• Mystery Show unfortunately lasted just six episodes, which was a mystery to me considering it was soooo good; even iTunes voted it the best new podcast of the year in 2015. The host, Starlee Kline, was let go in 2016 by Gimlet Media, the network that had been producing the show. According to a post from Kline, there’s still a chance that the show will go on somewhere else… eventually. But two years later, it doesn’t look good. All that being said, the gist of the podcast was that someone would come to Kline with a minor mystery, and she would attempt to solve one per episode.
    • Ep. 3: “Belt Buckle” — The Atlantic ranked this as #1 on its list of the top 50 podcast episodes of 2015. I can see why. Rather than me summarizing it (because, to be honest, it’s been a while since I’ve listened to it), I’ll just leave you with what The Atlantic said about it: “the episode is unrelenting in its playfulness and joy, but a sense of profundity lies just beneath the surface, bobbing up in the final minutes, when you won’t be sure whether to grin or weep.” (Spoiler: I weeped.)
  • So far, I’ve actually only listened to one episode of Criminal, but I know there’s at least one more episode of theirs in my future. That’s because the one I listened to is a two-parter, and the second part was just released yesterday; they only come out twice a month, so the wait was pretty excruciating. As you might imagine, it’s a true crime podcast. I can’t say much more about it than that because I’m new to it, but I will introduce you to the episode that first attracted me to the show (and the one I’m listening to as soon as I post this blog). Descriptions from the Criminal website:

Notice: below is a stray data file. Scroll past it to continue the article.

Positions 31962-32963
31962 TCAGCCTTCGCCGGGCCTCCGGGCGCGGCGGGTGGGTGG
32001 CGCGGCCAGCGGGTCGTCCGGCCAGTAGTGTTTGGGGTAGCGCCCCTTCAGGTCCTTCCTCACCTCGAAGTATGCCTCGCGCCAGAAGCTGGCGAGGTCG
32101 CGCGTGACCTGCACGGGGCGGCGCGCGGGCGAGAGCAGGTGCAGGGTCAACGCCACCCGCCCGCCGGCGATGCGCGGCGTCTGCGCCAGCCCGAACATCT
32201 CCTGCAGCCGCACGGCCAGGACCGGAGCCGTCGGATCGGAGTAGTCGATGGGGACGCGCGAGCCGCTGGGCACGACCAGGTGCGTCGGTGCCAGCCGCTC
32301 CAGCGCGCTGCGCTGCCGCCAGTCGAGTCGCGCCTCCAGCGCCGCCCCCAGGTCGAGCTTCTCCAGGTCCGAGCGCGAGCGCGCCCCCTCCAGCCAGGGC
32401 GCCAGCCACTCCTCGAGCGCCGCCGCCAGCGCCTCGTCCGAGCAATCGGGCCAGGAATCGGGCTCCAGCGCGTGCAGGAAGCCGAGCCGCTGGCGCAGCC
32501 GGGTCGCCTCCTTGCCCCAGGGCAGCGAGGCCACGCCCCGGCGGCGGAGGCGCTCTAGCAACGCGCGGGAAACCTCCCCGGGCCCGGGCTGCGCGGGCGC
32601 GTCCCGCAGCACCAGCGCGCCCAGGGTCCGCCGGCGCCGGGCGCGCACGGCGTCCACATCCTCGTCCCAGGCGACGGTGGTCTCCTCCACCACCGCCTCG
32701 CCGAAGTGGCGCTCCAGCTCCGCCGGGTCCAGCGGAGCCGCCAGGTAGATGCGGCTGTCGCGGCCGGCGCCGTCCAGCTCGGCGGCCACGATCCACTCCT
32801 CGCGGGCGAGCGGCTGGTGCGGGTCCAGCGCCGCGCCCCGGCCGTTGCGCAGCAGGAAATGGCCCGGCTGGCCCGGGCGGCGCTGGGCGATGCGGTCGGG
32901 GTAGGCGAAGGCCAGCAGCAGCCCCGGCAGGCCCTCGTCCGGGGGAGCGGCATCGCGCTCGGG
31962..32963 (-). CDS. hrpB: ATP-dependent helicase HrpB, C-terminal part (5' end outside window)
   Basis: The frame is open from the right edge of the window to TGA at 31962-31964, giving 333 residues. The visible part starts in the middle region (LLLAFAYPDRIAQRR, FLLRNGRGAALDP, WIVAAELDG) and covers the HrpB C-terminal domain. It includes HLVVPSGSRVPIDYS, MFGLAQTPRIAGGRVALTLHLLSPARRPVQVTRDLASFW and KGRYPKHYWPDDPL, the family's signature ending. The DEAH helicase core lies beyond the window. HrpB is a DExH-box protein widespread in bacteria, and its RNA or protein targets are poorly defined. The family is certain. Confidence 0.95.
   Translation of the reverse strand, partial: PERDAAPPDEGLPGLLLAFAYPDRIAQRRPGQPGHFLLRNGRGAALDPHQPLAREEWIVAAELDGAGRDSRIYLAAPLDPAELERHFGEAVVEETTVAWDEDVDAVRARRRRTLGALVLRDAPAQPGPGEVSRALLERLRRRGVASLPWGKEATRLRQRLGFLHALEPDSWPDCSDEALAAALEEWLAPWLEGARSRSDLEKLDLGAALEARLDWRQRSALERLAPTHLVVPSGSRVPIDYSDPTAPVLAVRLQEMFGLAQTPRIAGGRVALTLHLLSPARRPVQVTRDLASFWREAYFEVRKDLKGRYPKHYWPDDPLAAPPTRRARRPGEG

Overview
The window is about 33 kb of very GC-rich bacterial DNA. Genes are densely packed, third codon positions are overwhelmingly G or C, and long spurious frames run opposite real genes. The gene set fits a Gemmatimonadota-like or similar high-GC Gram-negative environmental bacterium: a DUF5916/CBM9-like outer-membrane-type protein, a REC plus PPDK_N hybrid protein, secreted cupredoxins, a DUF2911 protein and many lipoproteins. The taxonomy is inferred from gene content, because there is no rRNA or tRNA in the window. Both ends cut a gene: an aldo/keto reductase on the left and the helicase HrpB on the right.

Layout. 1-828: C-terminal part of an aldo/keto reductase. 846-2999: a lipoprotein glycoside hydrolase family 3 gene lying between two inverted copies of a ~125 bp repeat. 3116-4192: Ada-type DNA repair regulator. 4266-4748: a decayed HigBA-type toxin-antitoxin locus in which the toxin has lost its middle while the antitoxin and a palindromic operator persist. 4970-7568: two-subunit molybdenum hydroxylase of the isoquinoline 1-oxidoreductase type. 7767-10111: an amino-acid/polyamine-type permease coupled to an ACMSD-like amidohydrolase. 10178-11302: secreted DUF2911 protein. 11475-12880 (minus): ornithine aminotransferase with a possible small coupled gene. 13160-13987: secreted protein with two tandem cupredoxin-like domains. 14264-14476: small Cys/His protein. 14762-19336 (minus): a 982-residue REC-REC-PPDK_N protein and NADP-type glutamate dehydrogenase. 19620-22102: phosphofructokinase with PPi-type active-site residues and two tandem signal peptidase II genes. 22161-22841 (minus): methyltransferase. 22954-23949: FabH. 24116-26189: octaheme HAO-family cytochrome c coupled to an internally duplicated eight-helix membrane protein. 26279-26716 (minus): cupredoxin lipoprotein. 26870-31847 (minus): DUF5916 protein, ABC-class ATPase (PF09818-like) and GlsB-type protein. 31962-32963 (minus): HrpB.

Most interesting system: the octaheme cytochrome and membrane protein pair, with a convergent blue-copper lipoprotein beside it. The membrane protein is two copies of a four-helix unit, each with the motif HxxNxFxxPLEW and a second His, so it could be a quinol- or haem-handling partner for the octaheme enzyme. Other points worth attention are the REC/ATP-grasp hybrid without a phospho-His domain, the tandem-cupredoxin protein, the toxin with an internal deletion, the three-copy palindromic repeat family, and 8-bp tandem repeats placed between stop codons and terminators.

• Ep. 100: “Ten Thousand Feet in the Air” — On the afternoon of June 23rd, 1972, Martin McNally walked into the St. Louis airport with a wig, a sawed-off rifle, and a plan.
    • Ep. 101: “The Fox” — When Martin McNally met another plane hijacker in prison, they started coming up with a plan to escape… using the very thing that got them there in the first place.
  • This Is Love is from the creators of Criminal, but instead of investigating crime, host Phoebe Judge investigates love in its various forms. There were only six episodes in the first season, but the second season starts next month on Nov. 14.
    • Ep. 2: “Something Large and Wild” — This episode is described as “an unconventional love story about a teenager, the Pacific Ocean, and an encounter with something wild.” I don’t want to spoil it, so that’s all I’m going to say. But if you only listen to one episode from this show, make it ep. 2.
  • It’s probably becoming clear that I have a thing for investigative podcasts. Maybe it’s the former magazine journalist in me who wanted to spend my time doing in-depth reporting and probing interviews in order to fully immerse myself in a story. With Dirty John, I got to follow along as L.A. Times reporter Christopher Goffard did just that. Dirty John tells the true story of Debra Newell, a successful interior designer in Newport Beach, Calif. (shoutout to my former stomping grounds!), and John Meehan, the boyfriend she meets through an over-50 dating website. The story has also been covered by Dateline NBC and is being made into a Bravo TV series set to premiere Nov. 25.
  • Invisibilia, Latin for the invisible things, is a podcast about the “unseeable forces [that] control human behavior and shape our ideas, beliefs, and assumptions.” What I love about this podcast is that it combines fascinating personal stories with psychological and neurological sciences. It’s a deeply interesting investigation into why we think, feel and act the way that we do. Honestly, if you’re going to give it a listen, just start at the beginning, ep. 1: “The Secret History of Thoughts.”


I could keep going on and on with podcast recommendations, but I do have clothes to put away. It makes me think of that scene from P.S. I Love You where Hilary Swank’s character says “I should get my shoes. They’re all over the place. They’re gonna think I don’t love them.”

So, I’ll wrap up this post for now with a few honorable mentions:

Let me know what you think, and don’t forget to let me know what you’re listening to!

2018 Podcast Statistics